Boy was it hot. That was the talk of the weekend. It was sweltering up and down the east coast the weekend of the SCCA National Tour in Devens Massachusetts. Devens is kind of a weird “town”. The town is really just a big corporate park on what used to be an army base. There is still a few buildings occupied by the army and the roads near these buildings are blocked off to the public. Would have been nice if the maps reflected that. The event itself is on an old airfield on the other side of the real town of Ayer. Ayer is a sleepy little town that reminds me of small PA towns a bit.
So on to the important stuff. The course was fast. And fun. But I wouldn’t call it technical. There wasn’t to much wondering how you were going to drive certain parts of the course. Only wondering if you could flat foot it through certain parts. Some we could and others we couldn’t. What’s interesting is that the Miata could flat foot it through parts that more powerful AWD cars couldn’t. The airfield is three runways crossing each other in a triangle. The courses were 59-62 seconds long. A lot of slalom elements. A lot of offset slaloms.
Doug traveled up with me in his car and also brought my tires up since I haven’t committed to get a tire trailer yet. We met our roommates Scott and Sal at the hotel, through our stuff in the room and headed over to the site with a quick stop for something to eat. There was some trouble finding the entrance but we managed to find the correct road. I swapped to our race rubber while Doug got the contingency stickers. Then I spent what seems like forever putting all the stickers on the car. But now it looks really good. Then it was time to get the car through tech. We covered up the hole in my fender with some borrowed blue masking tape b/c SPS screwed up and sent me orange racer’s tape instead of red. THEN it was time to walk the course.
After all that we went out to get some real dinner. Scott and I wanted a good burger and we found a bar & grill next to the hotel. It was then that Doug got a call from his wife and there was apparently some family drama going and he eventually decided that he would have to drive back home on Saturday. Earlier in the day Scott’s Civic, which he just put repaired after spinning a bearing, spun the bearing again. He was considering running the car anyway but had an offer to drive in an RSX-S that the owner is trying to come to grips with the setup of. Sal didn’t have a ride, but with Doug leaving I let Sal co-drive my car.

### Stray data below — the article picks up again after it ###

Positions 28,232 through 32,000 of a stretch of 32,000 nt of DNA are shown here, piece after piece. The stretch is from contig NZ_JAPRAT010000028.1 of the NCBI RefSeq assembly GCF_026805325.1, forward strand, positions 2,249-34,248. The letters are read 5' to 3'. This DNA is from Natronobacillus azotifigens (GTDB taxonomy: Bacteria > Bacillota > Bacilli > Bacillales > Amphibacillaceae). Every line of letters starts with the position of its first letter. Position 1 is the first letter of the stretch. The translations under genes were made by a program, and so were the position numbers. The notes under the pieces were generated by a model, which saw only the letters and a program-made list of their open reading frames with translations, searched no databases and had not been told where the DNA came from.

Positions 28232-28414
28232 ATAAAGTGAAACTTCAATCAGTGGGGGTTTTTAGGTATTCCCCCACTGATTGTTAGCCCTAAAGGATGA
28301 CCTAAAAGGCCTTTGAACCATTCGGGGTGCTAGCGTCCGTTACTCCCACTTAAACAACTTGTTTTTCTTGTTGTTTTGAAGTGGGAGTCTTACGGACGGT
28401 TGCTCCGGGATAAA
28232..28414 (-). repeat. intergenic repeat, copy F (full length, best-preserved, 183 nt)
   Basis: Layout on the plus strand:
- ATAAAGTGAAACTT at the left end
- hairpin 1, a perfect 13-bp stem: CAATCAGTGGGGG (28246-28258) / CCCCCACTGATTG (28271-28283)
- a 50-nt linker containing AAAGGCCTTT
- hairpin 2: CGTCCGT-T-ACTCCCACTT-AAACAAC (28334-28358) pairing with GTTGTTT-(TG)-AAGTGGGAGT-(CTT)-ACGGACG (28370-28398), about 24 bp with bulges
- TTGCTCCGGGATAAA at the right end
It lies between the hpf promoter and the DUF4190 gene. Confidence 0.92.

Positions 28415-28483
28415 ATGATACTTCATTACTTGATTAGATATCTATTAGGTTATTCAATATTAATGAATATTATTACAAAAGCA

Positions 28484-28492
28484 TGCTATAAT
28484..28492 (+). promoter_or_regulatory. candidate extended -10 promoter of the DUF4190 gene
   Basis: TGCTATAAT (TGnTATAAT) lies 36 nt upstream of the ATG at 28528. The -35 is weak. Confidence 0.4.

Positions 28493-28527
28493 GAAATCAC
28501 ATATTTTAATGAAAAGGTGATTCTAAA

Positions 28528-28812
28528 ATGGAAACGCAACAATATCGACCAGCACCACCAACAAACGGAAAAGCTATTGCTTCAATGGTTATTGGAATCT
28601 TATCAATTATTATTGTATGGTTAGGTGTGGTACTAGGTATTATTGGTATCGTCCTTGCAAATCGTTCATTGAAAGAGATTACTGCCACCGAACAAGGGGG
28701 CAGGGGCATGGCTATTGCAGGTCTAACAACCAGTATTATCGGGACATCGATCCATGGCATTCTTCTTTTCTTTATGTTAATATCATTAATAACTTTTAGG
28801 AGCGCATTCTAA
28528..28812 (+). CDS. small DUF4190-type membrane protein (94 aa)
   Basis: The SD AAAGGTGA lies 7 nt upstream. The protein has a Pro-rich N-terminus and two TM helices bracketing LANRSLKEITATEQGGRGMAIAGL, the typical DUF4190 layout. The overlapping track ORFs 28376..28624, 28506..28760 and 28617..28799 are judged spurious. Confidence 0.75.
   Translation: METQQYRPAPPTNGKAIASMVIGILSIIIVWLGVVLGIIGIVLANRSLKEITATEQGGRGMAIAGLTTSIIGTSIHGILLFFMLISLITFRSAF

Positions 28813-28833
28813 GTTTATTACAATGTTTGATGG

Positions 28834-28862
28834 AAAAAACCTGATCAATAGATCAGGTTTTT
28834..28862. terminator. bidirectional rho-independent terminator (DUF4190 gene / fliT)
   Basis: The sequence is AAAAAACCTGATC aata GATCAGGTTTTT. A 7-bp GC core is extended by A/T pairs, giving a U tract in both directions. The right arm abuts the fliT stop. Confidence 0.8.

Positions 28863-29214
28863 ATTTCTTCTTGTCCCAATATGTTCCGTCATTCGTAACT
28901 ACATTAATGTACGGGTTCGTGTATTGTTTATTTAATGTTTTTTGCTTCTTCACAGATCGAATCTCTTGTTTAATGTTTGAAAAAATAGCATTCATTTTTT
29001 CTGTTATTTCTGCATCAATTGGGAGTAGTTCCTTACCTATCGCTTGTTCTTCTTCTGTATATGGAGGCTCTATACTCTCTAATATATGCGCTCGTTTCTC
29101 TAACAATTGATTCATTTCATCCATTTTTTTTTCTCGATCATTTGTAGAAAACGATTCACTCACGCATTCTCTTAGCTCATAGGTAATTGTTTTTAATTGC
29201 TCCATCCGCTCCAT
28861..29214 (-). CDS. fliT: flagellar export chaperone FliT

As I mentioned the course was pretty straight forward. My first run it was so fast I was unsure if I had stayed on course. The elements were just flying past you. A check of the course audit sheets revealed I was on course so it was time to just put my head down and drive harder. Sal didn’t have much trouble getting used to the car. He has done some go carting and said it was very go-cart like. It is also somewhat like the Civic in that you can unsettle it in turn-in and then use the gas to straighten it back out. He was about two seconds in front of me and the only advise I got all weekend was to just to push harder and to throw the car into the corners more aggressively. I guess that is my lesson from this weekend. On day two I got within a second of Sal, but was still 4 seconds off the top runner Ian Baker.
Another thing that was solidified this weekend is that I am going to buy a MaxQData GPS based data acquisition system. It’s what most autocrossers are using and has some real promise to make me faster. We stayed just long enough for Scott to get his third place trophy and then began the long trip home, but not before stopping for some pizza and gas. I managed about 28 mpg in the Miata as near as I can tell. Haven’t filled her up again yet. I need to get her inspected. Overall the event was great fun. The heat made working on course and working on the car hell. But the course and competition and comradere was worth it. I’m bummed that I won’t make the DC Pro and can’t wait for my next national event.
I’ll end this post with a picture of me hustling the car through the very fast finish section on Saturday. Doesn’t she look good with the paint (mostly) fixed and all stickered up? The picture is courtesy Keith Casey of the New England Region SCCA and has lead to my new banner. Click to see two more pics from that run.